What’s Coming in #TXwine?-Part 1-Texas Tuesday

Last Monday I had the privilege of participating in the 4th annual Roll Out the Barrel Tour which provided an en primeur tasting at three wineries in Texas Hill Country. This was my second year to participate and while the format was the same, there were some new experiences to go with the new wines.

Our first stop was Wedding Oak Winery in San Saba. This was our last stop the previous year so it was nice to visit while our palate’s were fresh. Many things remained the same. A focus on Italian varieties, a focus on terroir, a commitment letting the Texas soil and locations speak for themselves. A few things have changed. Penny Adams has relinquished her role as winemaker so she can refocus on her first love, viticulture. Seth Urbanek has taken the lead in the cellar.

They are in the process of opening two new tasting rooms. Owner Mike McHenry is passionate about revitalization evidenced by his choice to add a second location in the historic Badger Building of Burnet, Texas. The renovation of the 8500 sq. ft. building is in progress and the hope is to be open by summer. The third location will be in Fredericksburg and will be in a building shared with Los Pinos Winery. This should be opening later in the spring.

We tasted the following:

2018 Albarino-Wildseed Farms-This exotic white was bursting with white flowers, peach, vibrant acidity. Delicious.

2018 Rosato di Sangiovese -Anchor Oaks Vineyard- Made in the traditional method of rosé production, with 48 hrs, of skin contact resulting notes of melon, wild strawberry, and grapefruit.

2018 Tempranillo-Mirasol Vineyards-Tasted both in neutral barrels and medium toasted American barrels. The plan is to add 20% new oak to the neutral juice. One of the highlights of this sort of tour is being able to taste each before the blend and see what the short time in oak does, to anticipate the finished product by blending in the glass. Deep purple in color, red cherry and a bit smoky even in neutral. The addition of oak adds monster tannins and the smoky notes are prominent.

2018 Petite Sirah — Texas High Plains- Intense color, nearly opaque purple. Blue and black fruit, spice, coffee. Excited to see where this will go.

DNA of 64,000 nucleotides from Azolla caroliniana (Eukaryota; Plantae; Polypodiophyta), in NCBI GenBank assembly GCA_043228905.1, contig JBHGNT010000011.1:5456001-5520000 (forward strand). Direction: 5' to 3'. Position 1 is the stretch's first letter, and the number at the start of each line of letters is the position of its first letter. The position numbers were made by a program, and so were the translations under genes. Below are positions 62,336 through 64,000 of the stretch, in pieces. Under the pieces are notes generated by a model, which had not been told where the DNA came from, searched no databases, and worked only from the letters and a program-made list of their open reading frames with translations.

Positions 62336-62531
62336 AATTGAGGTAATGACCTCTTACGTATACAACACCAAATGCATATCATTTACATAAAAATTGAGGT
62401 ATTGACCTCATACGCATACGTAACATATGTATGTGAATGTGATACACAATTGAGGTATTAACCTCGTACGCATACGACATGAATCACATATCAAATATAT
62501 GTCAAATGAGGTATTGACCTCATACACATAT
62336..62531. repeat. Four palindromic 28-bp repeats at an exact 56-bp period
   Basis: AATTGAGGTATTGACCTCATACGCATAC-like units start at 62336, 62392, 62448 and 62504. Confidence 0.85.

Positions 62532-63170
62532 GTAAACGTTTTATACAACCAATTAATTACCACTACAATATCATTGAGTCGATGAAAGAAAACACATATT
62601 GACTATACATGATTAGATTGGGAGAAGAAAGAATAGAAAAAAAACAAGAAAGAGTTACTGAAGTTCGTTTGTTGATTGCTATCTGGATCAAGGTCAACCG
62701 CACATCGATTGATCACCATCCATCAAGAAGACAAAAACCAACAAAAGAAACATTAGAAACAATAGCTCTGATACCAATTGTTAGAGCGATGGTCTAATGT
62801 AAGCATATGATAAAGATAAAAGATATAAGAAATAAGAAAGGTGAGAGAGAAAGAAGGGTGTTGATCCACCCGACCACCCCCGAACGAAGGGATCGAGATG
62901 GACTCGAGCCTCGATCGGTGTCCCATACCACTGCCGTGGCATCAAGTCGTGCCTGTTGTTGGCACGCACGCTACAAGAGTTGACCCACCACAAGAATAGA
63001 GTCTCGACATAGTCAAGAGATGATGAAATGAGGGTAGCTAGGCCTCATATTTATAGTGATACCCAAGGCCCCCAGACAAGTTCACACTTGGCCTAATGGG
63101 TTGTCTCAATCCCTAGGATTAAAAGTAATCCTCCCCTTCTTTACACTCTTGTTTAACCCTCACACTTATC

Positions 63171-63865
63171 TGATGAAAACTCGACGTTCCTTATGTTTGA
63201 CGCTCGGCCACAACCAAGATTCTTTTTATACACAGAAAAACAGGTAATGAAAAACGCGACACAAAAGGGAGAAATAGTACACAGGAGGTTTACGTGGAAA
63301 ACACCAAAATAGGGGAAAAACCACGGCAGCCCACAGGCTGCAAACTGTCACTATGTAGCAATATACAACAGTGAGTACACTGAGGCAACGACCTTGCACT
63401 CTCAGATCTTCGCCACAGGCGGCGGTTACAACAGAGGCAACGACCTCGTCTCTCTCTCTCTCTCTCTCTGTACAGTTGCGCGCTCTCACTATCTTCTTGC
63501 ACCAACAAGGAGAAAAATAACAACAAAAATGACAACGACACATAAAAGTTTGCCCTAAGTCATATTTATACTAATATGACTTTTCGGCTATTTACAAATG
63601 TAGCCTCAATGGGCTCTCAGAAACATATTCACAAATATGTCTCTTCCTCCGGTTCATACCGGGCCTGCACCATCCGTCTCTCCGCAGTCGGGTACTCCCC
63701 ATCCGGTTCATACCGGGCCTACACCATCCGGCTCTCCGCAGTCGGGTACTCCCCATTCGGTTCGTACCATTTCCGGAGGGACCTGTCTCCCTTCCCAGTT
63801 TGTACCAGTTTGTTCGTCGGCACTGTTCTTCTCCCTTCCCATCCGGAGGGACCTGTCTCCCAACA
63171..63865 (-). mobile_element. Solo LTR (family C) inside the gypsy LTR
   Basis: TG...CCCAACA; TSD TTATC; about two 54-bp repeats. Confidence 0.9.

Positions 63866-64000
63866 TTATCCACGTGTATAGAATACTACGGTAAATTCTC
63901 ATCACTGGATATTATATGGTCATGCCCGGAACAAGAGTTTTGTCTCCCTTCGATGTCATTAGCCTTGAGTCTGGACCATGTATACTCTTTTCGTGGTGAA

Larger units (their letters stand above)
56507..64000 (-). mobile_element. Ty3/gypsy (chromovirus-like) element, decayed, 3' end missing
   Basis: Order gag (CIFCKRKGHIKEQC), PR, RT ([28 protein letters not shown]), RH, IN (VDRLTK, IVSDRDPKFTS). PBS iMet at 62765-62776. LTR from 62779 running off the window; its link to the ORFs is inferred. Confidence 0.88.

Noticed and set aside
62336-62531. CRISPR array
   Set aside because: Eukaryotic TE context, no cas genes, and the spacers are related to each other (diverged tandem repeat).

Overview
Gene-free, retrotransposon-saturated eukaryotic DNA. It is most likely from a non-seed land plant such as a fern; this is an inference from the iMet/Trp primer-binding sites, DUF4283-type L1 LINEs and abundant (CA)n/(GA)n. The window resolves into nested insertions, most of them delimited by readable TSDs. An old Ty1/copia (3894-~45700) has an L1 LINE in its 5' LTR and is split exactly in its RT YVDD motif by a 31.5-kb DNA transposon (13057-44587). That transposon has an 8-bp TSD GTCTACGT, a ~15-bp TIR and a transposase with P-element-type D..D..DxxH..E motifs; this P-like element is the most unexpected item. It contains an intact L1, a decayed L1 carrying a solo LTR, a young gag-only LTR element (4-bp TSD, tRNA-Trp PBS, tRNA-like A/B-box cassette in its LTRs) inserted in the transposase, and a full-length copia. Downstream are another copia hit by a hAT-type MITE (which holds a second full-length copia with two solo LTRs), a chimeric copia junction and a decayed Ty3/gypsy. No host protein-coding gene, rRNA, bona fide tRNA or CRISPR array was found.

2018 Montepulciano-Diamanté Doble Vineyard-Bright red cherry and black fruit, vibrant acidity. A perennial favorite. They will put 20% in new French oak. The oak is already adding notes of caramel and softens the acid but the fruit still pops.

2018 Aglianico — Hye Top Vineyards, Texas Hill Country- Planted in 2016, these vines are already producing tasty juice. Deep red in glass, cherry sweet-tart, purple flowers and balance of acid and tannin. 

It is easy to see why Adams and Urbanek are so excited about the Italian cultivars in Texas winemaking. The results continue to impress, even with so little time in the ground and in the barrel. For more information on Wedding Oak Wineries, visit previous posts on the blog and their website.

Next, our stop at Fall Creek Vineyards.

 

 

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Being a stay- at-home mom can leave one thirsting for a taste of the outside world, a world in which sentences are composed of more than three words. Being an educator means one is always seeking an opportunity to explore and learn. Being a woman with a need to connect can be a challenge when adult conversations are rare. In wine, I find the marriage of art and science, agriculture and storytelling provides limitless areas to explore. But it is the people that keep me engaged. The tenacity needed to keep the family dream alive, the risk to start anew, the trials and principles. I love the history of the vine, the impact of a season, the sentiment in the bottle. That is why I write. I write to tell their stories, to share a piece of mine. I write to learn as I teach others. I write to connect with new friends, to disconnect from the world. I write to celebrate what makes each of us unique, and that which ties us together.

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